Iran’s currency, the rial, experienced a steep devaluation over the last week, forcing the country into a crisis, reports BBC. On April 9, the Iranian rial hit an all-time low – with the exchange rate trading at 60,000 rials for 1 U.S. dollar on the open market. This extreme devaluation forced the Iranian government to intervene and impose a single foreign exchange rate across the country in an effort to rescue the currency from a further slide.
Regarding the exchange rate, Iranian Vice President Eshaq Jahangiri stated in a broadcast speech following an emergency cabinet meeting, “We will not recognize any other exchange rate in the market. To us foreign currency sold at any other price would be illegal.”
The government hopes that its standard 42,000-rial exchange rate, up from its previous official rate of 37,000-rial, will halt the depreciation and ease concerns over a possible currency crisis. The looming potential for crisis has induced panic-buying of scarce dollars, according to The Guardian.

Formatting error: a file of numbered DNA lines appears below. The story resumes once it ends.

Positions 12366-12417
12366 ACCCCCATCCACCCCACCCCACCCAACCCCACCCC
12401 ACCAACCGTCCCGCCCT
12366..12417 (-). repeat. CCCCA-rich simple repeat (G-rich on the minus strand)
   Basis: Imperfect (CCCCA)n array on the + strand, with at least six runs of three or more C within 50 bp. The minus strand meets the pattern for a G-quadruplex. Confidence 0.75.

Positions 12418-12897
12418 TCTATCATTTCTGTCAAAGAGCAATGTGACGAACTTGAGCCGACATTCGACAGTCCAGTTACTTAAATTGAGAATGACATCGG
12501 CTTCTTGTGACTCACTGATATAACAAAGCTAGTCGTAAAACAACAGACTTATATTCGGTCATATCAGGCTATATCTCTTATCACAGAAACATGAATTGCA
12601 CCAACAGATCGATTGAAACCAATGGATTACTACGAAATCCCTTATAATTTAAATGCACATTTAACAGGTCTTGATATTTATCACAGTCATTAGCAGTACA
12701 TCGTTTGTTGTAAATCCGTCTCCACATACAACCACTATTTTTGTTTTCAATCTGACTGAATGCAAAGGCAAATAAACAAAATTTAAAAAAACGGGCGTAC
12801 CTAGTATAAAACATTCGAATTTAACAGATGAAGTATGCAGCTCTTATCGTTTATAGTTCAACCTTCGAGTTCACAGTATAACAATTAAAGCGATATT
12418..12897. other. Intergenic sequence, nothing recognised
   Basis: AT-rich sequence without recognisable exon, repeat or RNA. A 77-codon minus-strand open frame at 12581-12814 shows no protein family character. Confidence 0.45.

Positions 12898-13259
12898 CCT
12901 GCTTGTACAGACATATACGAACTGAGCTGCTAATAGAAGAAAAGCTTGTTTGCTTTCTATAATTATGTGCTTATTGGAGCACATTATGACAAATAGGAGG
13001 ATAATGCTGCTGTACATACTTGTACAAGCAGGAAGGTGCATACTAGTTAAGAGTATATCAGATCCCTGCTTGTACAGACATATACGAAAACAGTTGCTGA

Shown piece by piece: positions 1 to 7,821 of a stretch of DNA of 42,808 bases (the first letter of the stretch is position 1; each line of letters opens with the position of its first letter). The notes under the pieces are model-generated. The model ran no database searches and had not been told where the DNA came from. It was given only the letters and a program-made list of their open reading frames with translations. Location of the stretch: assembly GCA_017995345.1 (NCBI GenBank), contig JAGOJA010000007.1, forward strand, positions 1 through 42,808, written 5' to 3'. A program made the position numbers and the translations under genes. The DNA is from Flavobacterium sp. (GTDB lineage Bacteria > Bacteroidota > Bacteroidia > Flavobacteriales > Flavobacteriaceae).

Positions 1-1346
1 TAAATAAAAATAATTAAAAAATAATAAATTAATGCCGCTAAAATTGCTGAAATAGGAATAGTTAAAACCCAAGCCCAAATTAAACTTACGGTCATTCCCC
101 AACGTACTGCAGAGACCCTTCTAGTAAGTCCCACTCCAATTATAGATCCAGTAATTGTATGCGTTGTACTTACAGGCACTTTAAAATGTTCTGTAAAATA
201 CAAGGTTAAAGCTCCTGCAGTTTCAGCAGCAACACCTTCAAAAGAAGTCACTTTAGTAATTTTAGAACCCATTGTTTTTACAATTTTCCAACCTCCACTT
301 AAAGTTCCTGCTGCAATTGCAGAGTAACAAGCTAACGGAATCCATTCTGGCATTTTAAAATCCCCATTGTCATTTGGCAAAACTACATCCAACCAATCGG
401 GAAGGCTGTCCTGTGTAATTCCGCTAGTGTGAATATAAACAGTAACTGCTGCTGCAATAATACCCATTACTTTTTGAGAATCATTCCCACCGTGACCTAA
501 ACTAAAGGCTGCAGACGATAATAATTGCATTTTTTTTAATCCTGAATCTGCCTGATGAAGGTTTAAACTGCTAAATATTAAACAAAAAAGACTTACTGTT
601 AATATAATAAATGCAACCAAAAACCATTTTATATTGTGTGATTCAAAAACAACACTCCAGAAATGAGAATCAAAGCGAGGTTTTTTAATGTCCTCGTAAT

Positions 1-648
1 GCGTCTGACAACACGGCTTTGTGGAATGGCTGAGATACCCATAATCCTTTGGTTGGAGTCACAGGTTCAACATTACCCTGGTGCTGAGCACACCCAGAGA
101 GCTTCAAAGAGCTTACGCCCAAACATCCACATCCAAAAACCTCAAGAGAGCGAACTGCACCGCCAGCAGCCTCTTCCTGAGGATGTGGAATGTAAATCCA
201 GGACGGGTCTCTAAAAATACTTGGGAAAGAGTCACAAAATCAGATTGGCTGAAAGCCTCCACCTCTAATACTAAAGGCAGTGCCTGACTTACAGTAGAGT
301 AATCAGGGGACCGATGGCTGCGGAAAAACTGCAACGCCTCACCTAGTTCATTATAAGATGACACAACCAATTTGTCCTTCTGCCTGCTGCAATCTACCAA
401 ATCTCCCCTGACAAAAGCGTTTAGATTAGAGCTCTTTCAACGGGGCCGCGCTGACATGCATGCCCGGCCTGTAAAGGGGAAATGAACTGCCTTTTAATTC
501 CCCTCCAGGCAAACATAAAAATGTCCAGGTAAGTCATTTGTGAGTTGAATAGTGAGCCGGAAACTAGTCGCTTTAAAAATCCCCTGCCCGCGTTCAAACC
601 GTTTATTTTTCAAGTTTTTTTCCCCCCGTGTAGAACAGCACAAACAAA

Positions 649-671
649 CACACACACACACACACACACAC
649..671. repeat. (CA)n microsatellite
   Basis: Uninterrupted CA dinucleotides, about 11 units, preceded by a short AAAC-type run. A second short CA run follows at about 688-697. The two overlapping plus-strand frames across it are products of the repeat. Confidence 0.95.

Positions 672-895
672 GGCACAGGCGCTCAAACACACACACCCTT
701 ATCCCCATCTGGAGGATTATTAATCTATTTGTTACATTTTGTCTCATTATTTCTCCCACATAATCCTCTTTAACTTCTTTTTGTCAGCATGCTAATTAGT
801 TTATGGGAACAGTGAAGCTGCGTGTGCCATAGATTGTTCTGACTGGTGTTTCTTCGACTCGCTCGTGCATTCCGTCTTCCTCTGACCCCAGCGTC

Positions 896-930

Concurrently, the government faces the issue of combatting unregistered and illegal currency traders. Al Jazeera reports that these illicit traders exchange U.S. dollars and euros for rials at free market rates, which are higher than the static 42,000 rate set by the government and undermine the administration’s effort to stabilize the currency in the face of further devaluation.
Over the past 15 years, the rial has been steadily losing value against the U.S. dollar, with occasional sharp decreases resulting from various economic and political issues. According to the Guardian, this devaluation has been attributed to a number of economic and political factors. The political factors include speculation regarding a collapse of the Iranian nuclear deal and a return to increased sanctions on the nation, which would hurt the oil-exporting nation.